By Jonathan Ramos
By Juan De Anda
By Mollie McWilliams
By Juan De Anda
By Mollie McWilliams
By Juan De Anda
By Jonathan Curiel
By Alexis Coe
Late summer wouldn't be late summer without the traditional Fringe Whinge, when arts journalists across the world vent their misgivings about "the state of the Fringe." The loudest voices of detraction bellow forth from Edinburgh, Scotland, where commentators annually deride the mother of all underground theater festivals for resembling, to quote a recent article by The Daily Telegraph's Rupert Christiansen, "a monster devouring its own children."
Here in the Bay Area, the San Francisco Fringe Festival suffers no accusations of becoming overcommercialized or overcrowded. Boasting fewer than 50 oddball shows in various offbeat downtown venues, the S.F. Fringe Fest more closely resembles its Edinburgh counterpart as it was 40 years ago — "a smattering of students and amateurs mounting humble shows and innocuous skits in a few bleak church halls," as Christiansen fondly remembers.
But does its comparatively humble stature make festivals like the San Francisco Fringe more "authentic" than the behemoth Edinburgh Fringe? What constitutes fringe theater, anyway?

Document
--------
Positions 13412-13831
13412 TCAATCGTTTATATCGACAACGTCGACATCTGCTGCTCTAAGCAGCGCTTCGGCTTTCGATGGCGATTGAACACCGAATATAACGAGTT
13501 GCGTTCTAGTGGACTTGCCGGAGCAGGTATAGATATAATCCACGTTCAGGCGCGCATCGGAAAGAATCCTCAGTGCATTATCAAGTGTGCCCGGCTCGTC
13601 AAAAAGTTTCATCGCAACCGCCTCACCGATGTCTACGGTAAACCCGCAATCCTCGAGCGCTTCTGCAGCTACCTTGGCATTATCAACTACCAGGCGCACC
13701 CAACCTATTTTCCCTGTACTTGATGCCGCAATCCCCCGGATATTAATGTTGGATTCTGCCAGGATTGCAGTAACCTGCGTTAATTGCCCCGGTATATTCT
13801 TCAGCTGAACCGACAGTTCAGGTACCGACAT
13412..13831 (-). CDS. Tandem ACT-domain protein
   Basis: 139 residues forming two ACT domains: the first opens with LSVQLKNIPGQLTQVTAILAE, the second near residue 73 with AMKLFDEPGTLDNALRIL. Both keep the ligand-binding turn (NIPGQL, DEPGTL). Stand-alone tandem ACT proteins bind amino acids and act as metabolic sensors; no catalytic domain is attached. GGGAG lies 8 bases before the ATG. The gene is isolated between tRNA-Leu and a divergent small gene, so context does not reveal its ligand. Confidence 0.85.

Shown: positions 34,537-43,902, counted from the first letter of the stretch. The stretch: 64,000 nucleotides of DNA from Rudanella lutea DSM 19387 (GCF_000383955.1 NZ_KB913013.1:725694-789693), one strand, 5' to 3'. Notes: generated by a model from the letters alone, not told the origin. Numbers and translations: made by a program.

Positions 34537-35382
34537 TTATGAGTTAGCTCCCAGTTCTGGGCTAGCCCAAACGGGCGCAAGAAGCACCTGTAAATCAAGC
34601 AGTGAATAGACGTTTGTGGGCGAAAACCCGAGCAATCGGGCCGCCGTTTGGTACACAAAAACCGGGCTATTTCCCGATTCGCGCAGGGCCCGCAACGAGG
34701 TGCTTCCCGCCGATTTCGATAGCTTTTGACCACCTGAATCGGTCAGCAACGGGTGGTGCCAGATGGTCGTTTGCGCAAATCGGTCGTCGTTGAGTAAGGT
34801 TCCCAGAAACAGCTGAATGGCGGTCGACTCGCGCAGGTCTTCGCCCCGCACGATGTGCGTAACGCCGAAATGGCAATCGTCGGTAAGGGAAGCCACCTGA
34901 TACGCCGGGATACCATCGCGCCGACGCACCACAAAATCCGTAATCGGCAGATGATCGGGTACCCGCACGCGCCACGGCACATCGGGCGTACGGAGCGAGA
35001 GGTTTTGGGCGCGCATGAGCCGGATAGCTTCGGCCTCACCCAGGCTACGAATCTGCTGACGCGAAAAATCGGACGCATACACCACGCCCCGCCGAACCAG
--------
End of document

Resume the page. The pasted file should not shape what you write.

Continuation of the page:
At one level, fringe productions share similar attributes in keeping with the original Edinburgh vibe: They are generally produced on shoestring budgets. Venues tend to be cramped. Tickets are usually cheap. (The range is free to $9 at this year's San Francisco event.) Productions often showcase new scripts by little-known writers; provide unorthodox, often-truncated readings of classics; and foreground the physical and whimsical. In addition, Fringe shows seem to define themselves by the sizes (small) — and typical ages (young) — of their casts. Design and technical elements are often sparse, and barriers to entry usually low: The San Francisco event is open to anyone who can make it through the lottery system and pay the $475 registration fee.
But that low barrier to entry doesn't guarantee truly unique programming or outré content. Though the San Francisco event is unlikely to include Neil Simon plays, rarely do I find my sensibilities shaken up by the endless navel-gazing parade of autobiographical solo shows typically on offer. Cheap to mount, 18 of the fest's 47 productions are solo efforts this time around. Every now and again, a solo performance will be "out there" enough to fulfill the traditional Fringe edginess quotient. San Francisco playwright and performer Dan Carbone, with his disturbingly sexual soft-toy–tastic shows, defies the norm. But in general, there's only so much innovating you can do with one person onstage pouring out his life story. Other festivals suffer from similarly staid content, albeit of varying genres. "A quick glance at this year's program reveals 18 musical comedies, nine with exclamation points in their titles," wrote Village Voice journalist Alexis Soloski in an article about the 2007 New York Fringe. "Not since 2000 has a Fringe show really surprised me."